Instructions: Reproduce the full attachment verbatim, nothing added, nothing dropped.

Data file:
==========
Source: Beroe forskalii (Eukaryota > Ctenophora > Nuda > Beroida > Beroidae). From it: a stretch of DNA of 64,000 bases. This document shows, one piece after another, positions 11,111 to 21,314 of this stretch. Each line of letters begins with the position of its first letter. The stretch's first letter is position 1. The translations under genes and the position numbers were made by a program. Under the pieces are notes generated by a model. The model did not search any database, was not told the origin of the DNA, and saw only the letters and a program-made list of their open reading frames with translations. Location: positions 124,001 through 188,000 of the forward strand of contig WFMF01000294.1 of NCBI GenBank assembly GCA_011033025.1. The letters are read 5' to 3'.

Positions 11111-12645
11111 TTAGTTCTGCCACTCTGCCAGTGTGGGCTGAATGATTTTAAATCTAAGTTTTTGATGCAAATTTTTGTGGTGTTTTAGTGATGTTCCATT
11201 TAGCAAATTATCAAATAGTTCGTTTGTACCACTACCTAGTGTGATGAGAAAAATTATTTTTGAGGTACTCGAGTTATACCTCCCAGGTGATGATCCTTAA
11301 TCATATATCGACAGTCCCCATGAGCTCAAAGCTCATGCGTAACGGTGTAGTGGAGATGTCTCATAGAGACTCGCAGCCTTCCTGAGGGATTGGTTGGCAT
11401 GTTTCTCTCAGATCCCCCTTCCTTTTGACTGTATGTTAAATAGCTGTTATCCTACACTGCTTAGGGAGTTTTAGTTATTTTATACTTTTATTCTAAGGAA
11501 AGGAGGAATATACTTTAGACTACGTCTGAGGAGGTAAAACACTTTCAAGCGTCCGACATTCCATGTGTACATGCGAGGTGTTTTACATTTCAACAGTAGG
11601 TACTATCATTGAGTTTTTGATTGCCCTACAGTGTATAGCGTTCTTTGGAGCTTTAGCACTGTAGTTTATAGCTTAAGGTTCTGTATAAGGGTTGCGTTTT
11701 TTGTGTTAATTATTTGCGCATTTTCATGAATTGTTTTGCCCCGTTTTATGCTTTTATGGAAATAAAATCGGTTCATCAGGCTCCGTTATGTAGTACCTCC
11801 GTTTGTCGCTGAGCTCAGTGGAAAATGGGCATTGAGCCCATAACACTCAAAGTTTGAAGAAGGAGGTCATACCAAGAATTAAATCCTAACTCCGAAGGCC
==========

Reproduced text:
Source: Beroe forskalii (Eukaryota > Ctenophora > Nuda > Beroida > Beroidae). From it: a stretch of DNA of 64,000 bases. This document shows, one piece after another, positions 11,111 to 21,314 of this stretch. Each line of letters begins with the position of its first letter. The stretch's first letter is position 1. The translations under genes and the position numbers were made by a program. Under the pieces are notes generated by a model. The model did not search any database, was not told the origin of the DNA, and saw only the letters and a program-made list of their open reading frames with translations. Location: positions 124,001 through 188,000 of the forward strand of contig WFMF01000294.1 of NCBI GenBank assembly GCA_011033025.1. The letters are read 5' to 3'.

Positions 11111-12645
11111 TTAGTTCTGCCACTCTGCCAGTGTGGGCTGAATGATTTTAAATCTAAGTTTTTGATGCAAATTTTTGTGGTGTTTTAGTGATGTTCCATT
11201 TAGCAAATTATCAAATAGTTCGTTTGTACCACTACCTAGTGTGATGAGAAAAATTATTTTTGAGGTACTCGAGTTATACCTCCCAGGTGATGATCCTTAA
11301 TCATATATCGACAGTCCCCATGAGCTCAAAGCTCATGCGTAACGGTGTAGTGGAGATGTCTCATAGAGACTCGCAGCCTTCCTGAGGGATTGGTTGGCAT
11401 GTTTCTCTCAGATCCCCCTTCCTTTTGACTGTATGTTAAATAGCTGTTATCCTACACTGCTTAGGGAGTTTTAGTTATTTTATACTTTTATTCTAAGGAA
11501 AGGAGGAATATACTTTAGACTACGTCTGAGGAGGTAAAACACTTTCAAGCGTCCGACATTCCATGTGTACATGCGAGGTGTTTTACATTTCAACAGTAGG
11601 TACTATCATTGAGTTTTTGATTGCCCTACAGTGTATAGCGTTCTTTGGAGCTTTAGCACTGTAGTTTATAGCTTAAGGTTCTGTATAAGGGTTGCGTTTT
11701 TTGTGTTAATTATTTGCGCATTTTCATGAATTGTTTTGCCCCGTTTTATGCTTTTATGGAAATAAAATCGGTTCATCAGGCTCCGTTATGTAGTACCTCC
11801 GTTTGTCGCTGAGCTCAGTGGAAAATGGGCATTGAGCCCATAACACTCAAAGTTTGAAGAAGGAGGTCATACCAAGAATTAAATCCTAACTCCGAAGGCC